When you’re physically close to your partner, you’ve probably noticed you’re in a happier mood, or more relaxed and content. Sure, it’s common knowledge that sex and cuddling can make you and your loved one feel closer, but even something as simple as holding hands may significantly benefit your relationship. So, why does holding hands with your partner make you feel good? According to a new study, it can ease pain, and actually sync your brain waves.
The study, conducted by researchers at the University of Colorado at Boulder (CU Boulder), was published in the scientific journal the Proceedings of the National Academy of Sciences (PNAS) on Feb. 26. The scientists behind the research aimed to explore "interpersonal synchronization," which is essentially the idea that humans can sync up bodily functions, like breathing. Though other studies have looked at this topic, this is the first study to examine interpersonal synchronization in the case of pain.
"We have developed a lot of ways to communicate in the modern world and we have fewer physical interactions. This paper illustrates the power and importance of human touch," Pavel Goldstein, the study’s lead author and researcher in the Cognitive and Affective Neuroscience Lab at CU Boulder, said in a press release.
For the research, 22 heterosexual couples who had been together at least a year were subjected to a series of scenarios while being hooked up to an electroencephalography (EEG) machine to measure brain waves. The tests included sitting in the same room but not touching, sitting together while holding hands, and sitting in completely separate rooms. During the tests, the women were subject to heat-induced pain on their arms.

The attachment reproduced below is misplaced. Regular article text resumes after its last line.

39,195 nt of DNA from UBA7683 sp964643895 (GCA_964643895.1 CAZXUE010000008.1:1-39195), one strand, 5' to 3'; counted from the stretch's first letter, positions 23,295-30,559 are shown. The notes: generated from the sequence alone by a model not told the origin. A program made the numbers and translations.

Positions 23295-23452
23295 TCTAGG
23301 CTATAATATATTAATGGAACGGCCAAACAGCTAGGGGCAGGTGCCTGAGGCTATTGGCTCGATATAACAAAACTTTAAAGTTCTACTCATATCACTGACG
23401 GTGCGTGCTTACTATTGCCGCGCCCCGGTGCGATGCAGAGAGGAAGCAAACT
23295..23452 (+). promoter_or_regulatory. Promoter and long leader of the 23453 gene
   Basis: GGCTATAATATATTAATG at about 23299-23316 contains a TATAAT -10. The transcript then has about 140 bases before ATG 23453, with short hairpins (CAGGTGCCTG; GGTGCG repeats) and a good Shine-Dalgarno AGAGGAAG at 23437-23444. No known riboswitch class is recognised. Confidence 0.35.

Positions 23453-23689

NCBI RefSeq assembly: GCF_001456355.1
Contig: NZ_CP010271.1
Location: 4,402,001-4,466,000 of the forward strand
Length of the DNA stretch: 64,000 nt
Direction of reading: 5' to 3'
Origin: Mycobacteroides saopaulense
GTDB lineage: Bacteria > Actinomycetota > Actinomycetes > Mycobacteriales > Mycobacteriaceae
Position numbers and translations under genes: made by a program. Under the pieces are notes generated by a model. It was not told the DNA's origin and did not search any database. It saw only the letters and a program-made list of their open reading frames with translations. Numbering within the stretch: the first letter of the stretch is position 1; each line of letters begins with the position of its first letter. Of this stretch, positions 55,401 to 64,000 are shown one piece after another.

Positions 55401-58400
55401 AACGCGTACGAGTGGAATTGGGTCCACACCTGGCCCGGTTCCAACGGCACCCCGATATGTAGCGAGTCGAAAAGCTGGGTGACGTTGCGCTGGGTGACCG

The researchers found that when the couple was in the same room with each other, but not touching, there was slight synchronicity of their brain waves. However, when the couple was allowed to sit together while holding hands, their brain wave connection became even stronger. Interestingly, when the men held hands with their partners and became more in sync, they experienced more feelings of empathy — and the women’s pain subsided. Basically, hand holding was shown to be an instant, powerful pain reliever for the women, and also made the men feel bonded to their partners. Pretty neat if you ask me!
However, when the couple wasn’t allowed to have physical contact, their brain wave synchronicity decreased. "It appears that pain totally interrupts this interpersonal synchronization between couples, and touch brings it back," explained Goldstein in the press release. Additionally, Goldstein concluded that, "You may express empathy for a partner's pain, but without touch it may not be fully communicated.”
In addition to syncing up your brain activity, the CU Boulder researchers revealed their findings are in line with previous studies conducted that examined the synchronization of heartbeats and breathing patterns. Holding hands with your partner — and touching in general — has a number of benefits that will make feel closer and more connected to your loved one. Hand holding and touching can make your brain release endorphins, the same mood-boosting chemical that’s released when you exercise. It also releases oxytocin, aka the “cuddle hormone,” which makes you feel more bonded to your partner. Not only does holding hands release all these feel-good chemicals, but NPR reported it can decrease the production of cortisol, the stress hormone, and actually help subdue feelings of anxiety.
Of course, the small scale of this study means that more research will need to be done on this phenomenon, but it's pretty clear that hand holding does make you feel good. Hand holding is an important act that helps to maintain a loving relationship, foster empathy, and reduce physical pain. Whether you’re at home, taking a stroll, or reading by your partner in bed, try holding hands more often. As this study proved, it is seriously all-around beneficial to your health, wellness, and relationship.